August has begun, and with it, the season of festivals. This month began with a wonderful, unexpected treat. Last weekend, we saw a wonderful film celebrating women artists and their ability to juggle family and other obligations with their urge to create; what better way to celebrate creation than thus?
This was made more meaningful because I could attend this function bracketed by the two generations that have defined me, my mother and my daughter. This event was attended by a group of artists and the treat was the discussions that accompanied this event.
A central problem sounded by the film that especially resonated with me, was the general assumption that women feel that they have to give up motherhood to be creative. It is true that I choose my daughter's needs over my need to write and this does cause a great deal of frustration for me, spilling over into other parts of our life. I would, undeniably, love to have more "me-time" and spend days, mornings, nights to just let my fingers have their will with the blank screen. However, a greater truth is that my motherhood has been responsible for every creative impulse I enjoy. I would have been a really hollow, empty shell had my relationship with my daughter not enriched me deeply.
Readying oneself for the festive season means finding one's centre, steadying one's inner core, and clarifying one's vision of self. This event adjusted my focus, priorities, reminded me of the reason why I am.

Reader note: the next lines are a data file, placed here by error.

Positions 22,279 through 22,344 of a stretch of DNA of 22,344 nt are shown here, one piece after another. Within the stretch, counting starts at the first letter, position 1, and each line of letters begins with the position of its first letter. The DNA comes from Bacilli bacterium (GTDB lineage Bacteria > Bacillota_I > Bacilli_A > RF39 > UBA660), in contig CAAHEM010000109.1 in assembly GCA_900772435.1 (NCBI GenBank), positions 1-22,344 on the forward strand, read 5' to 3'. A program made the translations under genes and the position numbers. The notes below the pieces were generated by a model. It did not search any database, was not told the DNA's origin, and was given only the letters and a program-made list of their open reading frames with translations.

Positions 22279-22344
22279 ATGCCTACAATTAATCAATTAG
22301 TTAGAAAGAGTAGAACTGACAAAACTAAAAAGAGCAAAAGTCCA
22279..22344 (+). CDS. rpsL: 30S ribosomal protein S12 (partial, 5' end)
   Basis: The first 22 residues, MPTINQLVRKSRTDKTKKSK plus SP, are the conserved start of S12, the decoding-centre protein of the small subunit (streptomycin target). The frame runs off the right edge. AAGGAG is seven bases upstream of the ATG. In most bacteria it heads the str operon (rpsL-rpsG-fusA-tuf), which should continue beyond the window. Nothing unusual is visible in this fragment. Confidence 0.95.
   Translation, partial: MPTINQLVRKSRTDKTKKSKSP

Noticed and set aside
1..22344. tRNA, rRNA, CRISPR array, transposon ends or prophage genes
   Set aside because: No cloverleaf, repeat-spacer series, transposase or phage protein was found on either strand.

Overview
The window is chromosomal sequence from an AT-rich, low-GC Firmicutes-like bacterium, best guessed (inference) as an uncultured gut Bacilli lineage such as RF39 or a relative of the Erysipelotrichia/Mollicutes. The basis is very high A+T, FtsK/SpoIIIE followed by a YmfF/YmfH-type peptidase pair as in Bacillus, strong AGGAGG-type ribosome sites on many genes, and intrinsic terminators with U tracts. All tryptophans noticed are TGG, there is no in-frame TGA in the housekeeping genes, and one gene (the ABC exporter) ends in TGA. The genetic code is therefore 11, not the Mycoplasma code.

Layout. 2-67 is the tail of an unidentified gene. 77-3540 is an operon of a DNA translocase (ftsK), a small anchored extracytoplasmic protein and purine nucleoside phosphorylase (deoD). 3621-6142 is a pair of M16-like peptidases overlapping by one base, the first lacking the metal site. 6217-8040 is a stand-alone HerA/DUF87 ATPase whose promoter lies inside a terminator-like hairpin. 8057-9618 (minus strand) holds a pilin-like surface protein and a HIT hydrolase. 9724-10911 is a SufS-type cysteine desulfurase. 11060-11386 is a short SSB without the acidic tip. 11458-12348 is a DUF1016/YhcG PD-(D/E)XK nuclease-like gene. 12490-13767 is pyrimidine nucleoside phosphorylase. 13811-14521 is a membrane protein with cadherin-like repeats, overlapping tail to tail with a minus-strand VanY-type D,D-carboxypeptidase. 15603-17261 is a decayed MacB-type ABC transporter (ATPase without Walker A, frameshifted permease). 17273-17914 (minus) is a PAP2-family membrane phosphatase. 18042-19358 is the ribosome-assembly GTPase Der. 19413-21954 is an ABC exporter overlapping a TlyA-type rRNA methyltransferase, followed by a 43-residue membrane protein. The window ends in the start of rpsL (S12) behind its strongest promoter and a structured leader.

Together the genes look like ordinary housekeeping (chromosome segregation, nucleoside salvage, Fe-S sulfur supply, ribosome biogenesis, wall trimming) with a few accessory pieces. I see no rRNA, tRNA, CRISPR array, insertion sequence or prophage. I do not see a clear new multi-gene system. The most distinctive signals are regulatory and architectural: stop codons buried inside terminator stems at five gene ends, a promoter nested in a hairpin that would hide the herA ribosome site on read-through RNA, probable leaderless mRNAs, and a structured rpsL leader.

The film also pointed out the inevitable connection between women's routines and house work. In spite of resenting housework, I must confess to the rightness of it, the necessity for it, realize domestic chores as expressions of the nesting instinct that defines women's realities.
This afternoon has been a wonderful way to begin the festive season. I find that I look forward to the holidays, in spite of being so far from the building excitement that would be brightening up the long evenings in des. Comforted in my most creative relationship, I have bought rakhis for my brothers and nephews, to further affirm my relationship within the family, and shop for rakhi hampers with a genuine enjoyment. I hope to celebrate the birth of one of my favorite gods this Janmashtmi, and bid a celebratory farewell to the god of beginnings this Ganesh Chaturti. I shall dance with the goddess this Navratri, and plan out the illuminations, enjoy fireworks, and teach my fingers to find creative expression in decorating my thresholds with rangoli this Diwali.
As the monsoon clatters window panes, the winds sing a prothalmion of plenty and fertility, and Demeter begins to ready her daughter for her husband's house, it is difficult to resist the hysteria, affirmation, nostalgia, and unreasonable joy that is the music of the season.
The un-named protagonist of "Mother Holle" shakes the bed till it snows, in full understanding of the cosmic import of her domestic chores, heralding in Autumn festivities, lighting home lamps to celebrate and welcome.